EARLEY: How should I handle my doubts of faith?
Is God good?
Can we trust God with everything?
Will God provide for all my needs?
If I tithe will God provide for all my needs?
These and many other questions go through the minds of Christians all the time.
Remember when Jesus came off the mountain of transfiguration and the man asked Jesus if he could heal the man’s son? Jesus challenged him to have faith and he responded with the words that we have all related to at some time in our faith journey, “I do believe; help me overcome my unbelief!” (Mark 9:24).
Doubting Thomas got his name because he had to see Jesus’ wounds before he would believe Jesus was resurrected.
When he did, he exclaimed, “I believe.”
Jesus responded, “Because you have seen me, you have believed; blessed are those who have not seen and yet have believed” (John 20:29).
What should we do with our doubts in the journey of faith?
R.C. Sproul writes in his book, “Now, That’s a Good Question!” about a time early in his ministry. He was teaching at a college, and a local minister became gravely ill. He agreed to fill the pulpit. After several months, he got a call one Saturday night that the minister was dying. The minister had been there for 25 years and was dearly loved. His loss would affect the congregation in a powerful way. Sproul kept praying, “God, please let me have a special anointing as I come before these people in their need.”
He preached and celebrated communion, and it went awful. All Sproul felt was the absence of God.
His preaching was dead, and it seemed as if he was talking to himself.
When he pronounced the benediction and went to the back of the church, he couldn’t believe what happened. One after another, the people went on and on about how powerfully they experienced God’s Spirit during worship. That God’s Spirit had ministered to them in a healing way that day.
He thought to himself, “God promised that he would be here. I didn’t feel his presence, and so I thought he wasn’t there. I had become a sensuous Christian, allowing my strength of conviction to be determined by the strength of my feelings… I have got to live by the word of God, not by what I feel. I think that’s how you deal with doubt. You begin to focus on what God says he’s going to do rather than on your feelings.”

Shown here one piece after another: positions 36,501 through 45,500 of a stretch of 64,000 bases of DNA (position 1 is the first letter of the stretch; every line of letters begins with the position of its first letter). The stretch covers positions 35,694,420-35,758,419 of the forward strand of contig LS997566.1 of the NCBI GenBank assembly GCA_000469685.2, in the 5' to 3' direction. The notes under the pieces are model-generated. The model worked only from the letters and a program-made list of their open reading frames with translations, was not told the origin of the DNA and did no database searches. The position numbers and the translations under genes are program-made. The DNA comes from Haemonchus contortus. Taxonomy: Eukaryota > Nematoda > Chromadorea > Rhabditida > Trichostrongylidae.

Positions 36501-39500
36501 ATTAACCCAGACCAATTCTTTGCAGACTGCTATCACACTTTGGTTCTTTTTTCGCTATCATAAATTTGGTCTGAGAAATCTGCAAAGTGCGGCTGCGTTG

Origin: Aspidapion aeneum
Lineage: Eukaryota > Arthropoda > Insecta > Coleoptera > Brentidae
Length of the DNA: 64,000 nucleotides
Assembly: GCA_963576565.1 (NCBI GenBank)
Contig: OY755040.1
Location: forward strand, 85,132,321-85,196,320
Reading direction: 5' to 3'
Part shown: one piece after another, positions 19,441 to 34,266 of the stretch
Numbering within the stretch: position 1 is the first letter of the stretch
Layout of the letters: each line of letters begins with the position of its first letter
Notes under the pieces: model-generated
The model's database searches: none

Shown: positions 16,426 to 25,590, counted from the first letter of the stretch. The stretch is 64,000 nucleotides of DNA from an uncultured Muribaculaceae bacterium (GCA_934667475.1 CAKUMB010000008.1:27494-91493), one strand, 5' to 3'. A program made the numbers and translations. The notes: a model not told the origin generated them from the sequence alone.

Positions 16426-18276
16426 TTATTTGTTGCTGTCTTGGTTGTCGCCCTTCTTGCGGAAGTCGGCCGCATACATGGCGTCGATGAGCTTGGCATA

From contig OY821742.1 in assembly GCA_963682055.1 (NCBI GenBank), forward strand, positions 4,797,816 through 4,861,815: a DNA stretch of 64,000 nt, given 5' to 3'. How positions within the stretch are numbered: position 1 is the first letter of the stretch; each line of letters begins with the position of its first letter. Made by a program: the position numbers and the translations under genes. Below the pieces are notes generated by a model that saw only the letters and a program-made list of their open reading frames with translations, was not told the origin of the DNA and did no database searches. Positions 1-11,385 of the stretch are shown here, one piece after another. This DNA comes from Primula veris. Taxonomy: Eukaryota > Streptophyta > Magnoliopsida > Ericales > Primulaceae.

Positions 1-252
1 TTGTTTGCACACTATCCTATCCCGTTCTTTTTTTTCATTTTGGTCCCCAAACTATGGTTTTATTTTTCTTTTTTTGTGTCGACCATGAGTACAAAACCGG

Sproul’s words are wise, but difficult to live by in our world dominated by what we feel.
Jeremiah reminds us, “The heart is deceitful above all things and beyond cure. Who can understand it?” (Jeremiah 17:9).
A century ago, the average Christian believed they should trust the Bible first, science second and their feelings third to interpret what is true in their lives.
Today, the order is switched so that feelings are first, science is second and the Bible is third (or lower). This is why so many people, Christians included, believe that truth is relative to the circumstances we find ourselves in. This understanding of reality will lead to all kinds of bad decisions, confusion about how life works, and chasing after all the wrong things.
My challenge for you today is to deal with your doubts so they are resolved to your satisfaction so your faith can grow. Unresolved doubts condemn us to a mediocre faith. It is not a sin for us to have doubts. Sin results when we continue to doubt. When we don’t search to resolve our doubts we will fail to trust God.
What keeps you from believing the Bible is true?
How has that helped you in life? How has that hurt you in life?
Where have you searched to find answers to resolve your doubts? Are those trustworthy sources?
Have you sought out the guidance from people who know what is in the Bible to help interpret the parts you struggle with?
I have been there in my life, lots of doubts and uncertainties about God and his promises in scripture. I have resolved all of them so that I know if there are any places in Scripture I am uncertain the problem is mine, not Scripture. I am completely certain that Scripture is true, and it helps me to live a great life in the Lord with confidence, peace, and conviction. I hope you can find the same if you are struggling in this area.
To find out more about Al Earley or read previous articles, see www.lagrangepres.org.